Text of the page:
Section 8 Drawbacks

Considering the benefits is good, but being aware of the disadvantages of accepting Section 8 renters is also important.

Comprehensive property inspections.

Just like tenants, your rental property must also meet standard HUD requirements before you can accept Section 8 applicants. An HUD staff will conduct a comprehensive inspection and assess the safety, sanitary and health standards of your rental property.

If your property is found lacking, a re-inspection will be scheduled 30 days after you conduct reasonable house modifications. Once approved, your property will be subject to a regular inspection usually done on a yearly basis.

Rent ceiling.

Because Section 8 housing is being administered by the local PHA, they will also identify and assign the maximum rent you can charge.

When accepting Section 8 tenants, the cost of the monthly rent should not be 40% greater than the potential renter’s income. This may result in charging Section 8 tenants a lower monthly rent compared to regular tenants.

person holding money

Extensive eviction process.

Just like regular tenants, you have the right to evict a Section 8 tenant when they fail to fulfill their duties such as paying their share of the monthly rent, cause damage to the property and be a nuisance to other tenants. However, you have to be well-versed with the HUD eviction procedures and follow them.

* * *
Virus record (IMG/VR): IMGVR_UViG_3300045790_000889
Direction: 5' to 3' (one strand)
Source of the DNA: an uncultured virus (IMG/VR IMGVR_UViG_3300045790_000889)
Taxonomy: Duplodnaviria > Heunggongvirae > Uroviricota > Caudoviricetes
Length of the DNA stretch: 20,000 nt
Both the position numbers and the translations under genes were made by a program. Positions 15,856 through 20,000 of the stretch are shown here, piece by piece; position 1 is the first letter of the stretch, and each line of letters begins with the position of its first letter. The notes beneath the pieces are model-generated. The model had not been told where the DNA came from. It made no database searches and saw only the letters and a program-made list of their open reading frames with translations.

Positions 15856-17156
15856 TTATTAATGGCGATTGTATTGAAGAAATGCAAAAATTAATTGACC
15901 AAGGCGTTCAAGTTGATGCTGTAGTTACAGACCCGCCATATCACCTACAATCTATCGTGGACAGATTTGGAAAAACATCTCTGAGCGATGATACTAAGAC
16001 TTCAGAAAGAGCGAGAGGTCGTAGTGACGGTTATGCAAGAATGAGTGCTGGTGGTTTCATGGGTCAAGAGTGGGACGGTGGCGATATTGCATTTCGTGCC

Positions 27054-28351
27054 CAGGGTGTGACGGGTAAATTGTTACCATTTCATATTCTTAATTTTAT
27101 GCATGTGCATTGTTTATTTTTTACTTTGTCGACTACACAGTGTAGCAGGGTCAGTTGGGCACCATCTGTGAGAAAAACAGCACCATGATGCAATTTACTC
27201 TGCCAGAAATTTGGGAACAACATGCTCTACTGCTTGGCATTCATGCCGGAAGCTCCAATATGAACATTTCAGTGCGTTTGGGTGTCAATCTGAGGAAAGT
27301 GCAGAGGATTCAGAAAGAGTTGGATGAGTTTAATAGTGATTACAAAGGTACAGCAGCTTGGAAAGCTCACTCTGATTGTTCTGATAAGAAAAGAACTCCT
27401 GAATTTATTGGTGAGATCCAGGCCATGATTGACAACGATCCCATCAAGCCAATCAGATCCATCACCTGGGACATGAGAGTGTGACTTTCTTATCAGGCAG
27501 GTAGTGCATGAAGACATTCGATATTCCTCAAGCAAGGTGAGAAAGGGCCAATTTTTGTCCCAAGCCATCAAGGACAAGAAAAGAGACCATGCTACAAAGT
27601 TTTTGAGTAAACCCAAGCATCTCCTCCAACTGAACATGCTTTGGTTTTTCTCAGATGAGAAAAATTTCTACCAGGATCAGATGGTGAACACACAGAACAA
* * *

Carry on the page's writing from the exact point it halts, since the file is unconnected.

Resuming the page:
Since the program’s goal is to provide assistance to families who may be in a challenging financial situation, HUD’s eviction process is stricter. If you are bothered by the possibility of a restrictive eviction process, this is something that you would want to think about.

How Do I Rent to Section 8 Tenants?

Just like Section 8 tenants, landlords must also go through the permit application process. The permit application must be done through your local Public Housing Authority. You should start the application process and set a building inspection schedule.

Once your PHA has approved your application and granted you a permit, you can start screening Section 8 tenants.

What Building Can Be Rented to Section 8 Tenants?

Before investing into rental properties or buildings to lease to Section 8 tenants, you must meet all Public Housing Authority building and housing expectations and requirements.

professional business man

Regardless of the type of property, it should be ready for the extensive inspection conducted by your local PHA. 

Bottom Line

Whether you are a seasoned or new landlord, you will have to think things through before considering renting to Section 8 tenants. Make sure to be aware of the Section 8 requirements and process.

If you need sound advice or want to take this burden off your shoulders, we can help at Keyrenter Arkansas. We can help you weigh out your options and help you decide if you should rent to Section 8 tenants. 

We will help you with this topic and more. Contact us today!

This blog should not be used as a substitute for legal advice from a licensed attorney in your state. Laws change, and this post might not be updated at the time of your reading. Please contact us for any questions you have in regards to this content or any other aspect of your property management needs.